How The Komet Faired Against The Mustang

How The Komet Faired Against The Mustang | Frontline Videos

YouTube / Mark Felton Productions


First of its Kind

The Messerschmitt Me.163B Komet was the only rocket-powered interceptor in history. It featured unprecedented performance and design, even setting a flight airspeed record of 700 mph in July 1944.

However, its fuel system used a very unstable mix of propellants that would lead to a number of Komets getting destroyed by fueling accidents. Still, over 400 B-1 versions were built – armed with two 30mm Mk. 108 cannons which proved difficult to get a hit with due to the aircraft’s high speed and climb rate. 

YouTube / Mark Felton Productions

Unprecedented Capabilities

During missions, the Komet would launch under its own power and drop a wheel assembly in the process. It would then climb rapidly to up to 40,000 ft, a tough task for its pilots inside the unpressurized cabin. They would then dive back through the bomber formation and fire short bursts in every pass.

Fortunately, its fuel only lasted 7 minutes, meaning the aircraft turned into a maneuverable glider to glide down back to base.

When the Komet entered service, they were already faster than the piston-engined Mustang escort fighters. But the Allies would soon find out that the Komet was at its most vulnerable when it glides back to its base. Regardless, there were still some instances of a P-51 Mustang dogfighting with a Me.163B Komet.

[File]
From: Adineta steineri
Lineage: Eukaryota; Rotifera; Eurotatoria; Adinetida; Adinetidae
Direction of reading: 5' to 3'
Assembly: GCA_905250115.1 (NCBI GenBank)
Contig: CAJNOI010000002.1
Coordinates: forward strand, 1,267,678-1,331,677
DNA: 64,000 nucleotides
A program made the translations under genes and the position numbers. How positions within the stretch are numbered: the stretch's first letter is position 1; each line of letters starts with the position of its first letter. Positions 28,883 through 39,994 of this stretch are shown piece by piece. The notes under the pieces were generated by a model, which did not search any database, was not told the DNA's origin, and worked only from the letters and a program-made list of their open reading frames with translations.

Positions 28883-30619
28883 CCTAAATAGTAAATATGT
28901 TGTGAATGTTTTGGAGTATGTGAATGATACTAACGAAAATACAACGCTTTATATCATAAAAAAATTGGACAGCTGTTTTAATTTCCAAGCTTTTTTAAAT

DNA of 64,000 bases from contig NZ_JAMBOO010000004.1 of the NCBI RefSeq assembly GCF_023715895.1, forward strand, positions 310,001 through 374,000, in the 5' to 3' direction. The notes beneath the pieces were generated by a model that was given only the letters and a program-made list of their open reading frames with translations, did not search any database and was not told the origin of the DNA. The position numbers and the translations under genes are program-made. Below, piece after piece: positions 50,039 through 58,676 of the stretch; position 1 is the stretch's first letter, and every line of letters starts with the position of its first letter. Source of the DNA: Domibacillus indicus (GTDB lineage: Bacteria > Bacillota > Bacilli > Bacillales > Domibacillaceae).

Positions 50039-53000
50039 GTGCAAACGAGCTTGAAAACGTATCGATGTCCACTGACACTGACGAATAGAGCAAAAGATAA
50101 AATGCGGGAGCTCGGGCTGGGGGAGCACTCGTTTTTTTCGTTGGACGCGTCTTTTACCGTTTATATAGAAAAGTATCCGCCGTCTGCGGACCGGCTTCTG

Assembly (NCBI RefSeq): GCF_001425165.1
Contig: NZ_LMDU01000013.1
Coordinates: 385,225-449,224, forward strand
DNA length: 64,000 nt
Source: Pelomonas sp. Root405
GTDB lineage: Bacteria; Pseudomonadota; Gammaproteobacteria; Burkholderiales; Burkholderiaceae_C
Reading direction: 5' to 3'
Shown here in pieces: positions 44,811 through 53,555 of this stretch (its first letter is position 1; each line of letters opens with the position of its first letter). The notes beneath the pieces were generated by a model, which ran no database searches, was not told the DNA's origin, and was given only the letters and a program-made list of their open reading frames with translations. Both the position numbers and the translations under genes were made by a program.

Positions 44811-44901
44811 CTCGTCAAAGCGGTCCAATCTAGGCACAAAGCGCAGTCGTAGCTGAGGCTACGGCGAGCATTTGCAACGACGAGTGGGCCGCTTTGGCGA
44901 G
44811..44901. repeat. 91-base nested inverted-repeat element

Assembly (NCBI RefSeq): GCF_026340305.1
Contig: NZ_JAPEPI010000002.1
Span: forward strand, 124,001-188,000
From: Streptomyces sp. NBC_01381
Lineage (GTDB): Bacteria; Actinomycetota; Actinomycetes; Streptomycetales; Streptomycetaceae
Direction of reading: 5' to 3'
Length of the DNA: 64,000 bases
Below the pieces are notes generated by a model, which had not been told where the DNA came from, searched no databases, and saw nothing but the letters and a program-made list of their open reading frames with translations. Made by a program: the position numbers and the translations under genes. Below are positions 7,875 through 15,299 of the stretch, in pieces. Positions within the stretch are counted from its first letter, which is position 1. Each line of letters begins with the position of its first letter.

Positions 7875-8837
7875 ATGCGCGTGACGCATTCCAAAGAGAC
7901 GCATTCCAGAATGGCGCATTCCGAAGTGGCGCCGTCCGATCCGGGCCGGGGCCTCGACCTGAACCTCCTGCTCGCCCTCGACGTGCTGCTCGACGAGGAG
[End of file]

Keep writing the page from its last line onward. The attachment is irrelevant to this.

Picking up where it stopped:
Versus The Mustang

The first operational Komet squadron, the 1/Jagdgeschwader 400, was alerted on November 2, 1944, to an incoming USAF bomber formation on its way to bomb German synthetic gasoline factories. 11 Me.163s were scrambled to meet the threat. 

On the other side, Captain Fred Glover of the US 4th Fighter Group was flying in a formation of P-51 Mustangs when he saw a contrail climbing rapidly towards the US bombers.

The Komet leveled with the bombers at 25,000 ft and prepared to strike. After seeing the commotion, Captain Glover quickly jettisoned his extra fuel tanks and headed for the 163 head-on.

The German plane passed in front of him as he made a quick 90-degree turn and fell behind it. Glover fired and hit the tail, wings, and cockpit from 400 yards, resulting in the Komet exploding from the center.

When Glover looked again, its tail was nearly gone while the cockpit was severely damaged.


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